15. @redsfanman: To elaborate, I don’t mean that Ryan Braun was charged with anything today, but his incident last year of testing positive and avoiding a suspension on a technicality has always seemed suspicious. Innocent or not, I suspect Ryan Braun of using performance enhancing drugs, as do many other people. The same is probably now true with Gio Gonzalez.

    Most of the other names mentioned today – Melky Cabrera, Alex Rodriguez, Bartolo Colon, Yasmani Grandal – they didn’t strike me as surprising. Gio Gonzalez, I don’t think anybody saw that coming.

  16. As an Investigator I feel the there has to be a common denominator with these names listed in this article.
    Cabrerra, Colon, and Cruz are Dominicans.
    Gonzalez and Grandal are Cuban and both went to High School in the Miami area. Grandal went to college there too.
    A-Rod is American.
    Oakland A’s had Colon, Gonzalez and Grandal. Cabrerra was across the Bay in San Fran.
    Texas Rangers had Cruz and A-Rod.
    What do Texas and Oakland have in common??
    Jose Canseco.
    And where does Canseco live? Miami.
    Who is the one player that is eyeball deep in the baseball/PED storyline? Jose Canseco.
    Where does A-Rod live in the off season? Miami.
    Time to start connecting the dots. I want to see the list of players’ names from the 2003 list MLB has. Time to make that public.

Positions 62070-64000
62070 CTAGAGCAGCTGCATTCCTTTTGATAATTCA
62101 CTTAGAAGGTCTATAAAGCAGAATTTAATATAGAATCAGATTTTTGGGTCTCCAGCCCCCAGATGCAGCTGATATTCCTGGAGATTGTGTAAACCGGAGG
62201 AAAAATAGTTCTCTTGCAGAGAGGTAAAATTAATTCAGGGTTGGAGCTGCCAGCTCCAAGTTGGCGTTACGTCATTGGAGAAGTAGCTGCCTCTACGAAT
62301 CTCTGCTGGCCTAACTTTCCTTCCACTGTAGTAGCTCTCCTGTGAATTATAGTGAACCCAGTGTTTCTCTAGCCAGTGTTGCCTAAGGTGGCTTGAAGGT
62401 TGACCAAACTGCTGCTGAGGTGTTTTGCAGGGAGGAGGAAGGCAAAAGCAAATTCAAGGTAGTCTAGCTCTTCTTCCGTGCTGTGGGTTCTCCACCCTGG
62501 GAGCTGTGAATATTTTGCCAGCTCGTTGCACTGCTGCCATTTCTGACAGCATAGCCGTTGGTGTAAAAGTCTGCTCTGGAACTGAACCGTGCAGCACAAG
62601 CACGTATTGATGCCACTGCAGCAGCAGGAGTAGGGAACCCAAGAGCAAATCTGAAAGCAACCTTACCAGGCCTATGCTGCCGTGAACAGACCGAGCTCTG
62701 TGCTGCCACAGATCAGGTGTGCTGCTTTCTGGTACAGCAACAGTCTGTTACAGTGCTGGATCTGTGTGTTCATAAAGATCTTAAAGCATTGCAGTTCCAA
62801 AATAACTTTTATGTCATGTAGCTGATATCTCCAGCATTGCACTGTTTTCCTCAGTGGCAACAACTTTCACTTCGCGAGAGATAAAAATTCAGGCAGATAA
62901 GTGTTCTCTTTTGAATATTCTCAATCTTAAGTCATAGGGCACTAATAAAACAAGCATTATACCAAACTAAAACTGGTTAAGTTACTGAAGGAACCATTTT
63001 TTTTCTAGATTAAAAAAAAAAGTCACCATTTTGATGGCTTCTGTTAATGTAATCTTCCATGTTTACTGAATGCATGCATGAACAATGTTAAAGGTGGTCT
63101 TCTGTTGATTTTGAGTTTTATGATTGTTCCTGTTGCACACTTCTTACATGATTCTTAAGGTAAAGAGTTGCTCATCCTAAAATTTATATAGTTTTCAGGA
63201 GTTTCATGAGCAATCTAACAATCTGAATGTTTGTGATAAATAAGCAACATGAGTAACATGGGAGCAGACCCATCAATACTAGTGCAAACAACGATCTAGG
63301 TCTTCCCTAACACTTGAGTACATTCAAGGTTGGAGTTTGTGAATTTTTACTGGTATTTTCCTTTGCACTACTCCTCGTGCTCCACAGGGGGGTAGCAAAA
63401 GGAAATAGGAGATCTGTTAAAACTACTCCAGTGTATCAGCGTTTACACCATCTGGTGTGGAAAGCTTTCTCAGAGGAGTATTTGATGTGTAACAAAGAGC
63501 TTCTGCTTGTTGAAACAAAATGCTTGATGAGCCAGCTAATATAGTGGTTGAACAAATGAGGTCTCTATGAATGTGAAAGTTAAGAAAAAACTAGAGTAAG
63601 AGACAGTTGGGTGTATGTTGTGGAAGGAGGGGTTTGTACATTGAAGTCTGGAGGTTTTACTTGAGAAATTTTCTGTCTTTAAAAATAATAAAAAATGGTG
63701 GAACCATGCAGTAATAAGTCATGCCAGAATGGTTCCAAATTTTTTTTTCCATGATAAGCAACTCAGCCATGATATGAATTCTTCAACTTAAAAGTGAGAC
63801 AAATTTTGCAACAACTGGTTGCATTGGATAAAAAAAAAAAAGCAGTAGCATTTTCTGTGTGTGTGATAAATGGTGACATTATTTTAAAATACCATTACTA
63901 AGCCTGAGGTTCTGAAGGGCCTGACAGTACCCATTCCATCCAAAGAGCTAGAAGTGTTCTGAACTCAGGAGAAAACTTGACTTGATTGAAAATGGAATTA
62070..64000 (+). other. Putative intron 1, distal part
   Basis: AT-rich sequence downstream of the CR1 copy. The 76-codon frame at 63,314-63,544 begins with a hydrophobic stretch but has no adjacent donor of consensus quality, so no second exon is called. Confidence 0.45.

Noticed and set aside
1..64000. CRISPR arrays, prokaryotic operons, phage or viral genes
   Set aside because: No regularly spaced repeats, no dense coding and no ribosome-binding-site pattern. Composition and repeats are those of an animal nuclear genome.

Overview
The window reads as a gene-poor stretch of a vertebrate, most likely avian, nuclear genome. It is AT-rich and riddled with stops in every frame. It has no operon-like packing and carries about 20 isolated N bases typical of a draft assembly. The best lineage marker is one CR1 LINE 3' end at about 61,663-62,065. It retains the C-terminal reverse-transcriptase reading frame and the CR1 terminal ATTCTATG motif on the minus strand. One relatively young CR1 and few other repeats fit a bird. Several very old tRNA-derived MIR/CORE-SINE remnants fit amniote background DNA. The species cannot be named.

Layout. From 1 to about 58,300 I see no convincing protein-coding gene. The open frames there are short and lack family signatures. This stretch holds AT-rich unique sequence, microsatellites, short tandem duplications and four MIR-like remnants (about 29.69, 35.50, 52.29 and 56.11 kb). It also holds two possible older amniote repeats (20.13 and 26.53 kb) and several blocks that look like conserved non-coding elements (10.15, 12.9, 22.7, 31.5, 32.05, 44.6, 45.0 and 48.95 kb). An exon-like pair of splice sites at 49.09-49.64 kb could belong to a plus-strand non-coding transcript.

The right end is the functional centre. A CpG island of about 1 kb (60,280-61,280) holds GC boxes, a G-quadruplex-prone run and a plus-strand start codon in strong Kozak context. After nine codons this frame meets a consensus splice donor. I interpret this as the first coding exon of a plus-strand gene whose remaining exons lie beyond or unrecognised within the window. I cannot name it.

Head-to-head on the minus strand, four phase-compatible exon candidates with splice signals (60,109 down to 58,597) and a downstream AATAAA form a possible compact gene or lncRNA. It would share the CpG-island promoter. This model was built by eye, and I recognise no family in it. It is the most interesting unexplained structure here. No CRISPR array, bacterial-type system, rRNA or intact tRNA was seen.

• As an Investigator I feel the there has to be a common denominator with these names listed in this article.
      Cabrerra, Colon, and Cruz are Dominicans.
      Gonzalez and Grandal are Cuban and both went to High School in the Miami area.Grandal went to college there too.
      A-Rod is American.
      Oakland A’s had Colon, Gonzalez and Grandal. Cabrerra was across the Bay in San Fran.
      Texas Rangers had Cruz and A-Rod.
      What do Texas and Oakland have in common??
      Jose Canseco.
      And where does Canseco live?Miami.
      Who is the one player that is eyeball deep in the baseball/PED storyline?Jose Canseco.
      Where does A-Rod live in the off season?Miami.
      Time to start connecting the dots.I want to see the list of players’ names from the 2003 list MLB has.Time to make that public.

      WVRedlegs~ Please tell me that your post was sarcasm? I laughed out loud…it’s brilliant logic. http://redlegnation.com/wp-includes/images/smilies/icon_biggrin.gif

  17. @WVRedlegs: Balco was based in California, I believe. This group in Florida. Connect the dots from Florida to California and the whole US is involved! Toss in the Dominican Republic and you can make a weird shaped triangle!

    Seems like pretty flimsy evidence to suggest that Jose Canseco is the head of some big ring tempting people with drugs, which it seems like you’re implying.

  18. Doesn’t Votto live down in Florida during the offseason? As I’m sure many many other players who aren’t involved in PEDs. I think thats a big jump that shouldn’t be made and is way too inclusive and all encompassing. I’m sure there is some other connecting factor that we just don’t know or see.

  19. @JAMinPA:
    It was half and half. I was just listing some commonalities. I did err about Grandal and the A’s. Don’t know what I was thinking on that. I know he went to SD.
    But the whole PED thing needs to be unraveled. No more secrecy from MLB. I wasn’t saying, as redsfanman sugessted, that Jose Canseco is a ring leader. Jose Canseco was the first thread that came undone. Just like on a sweater, pull that thread until it unravels. He knows more than what was in his book or what he has said publucly.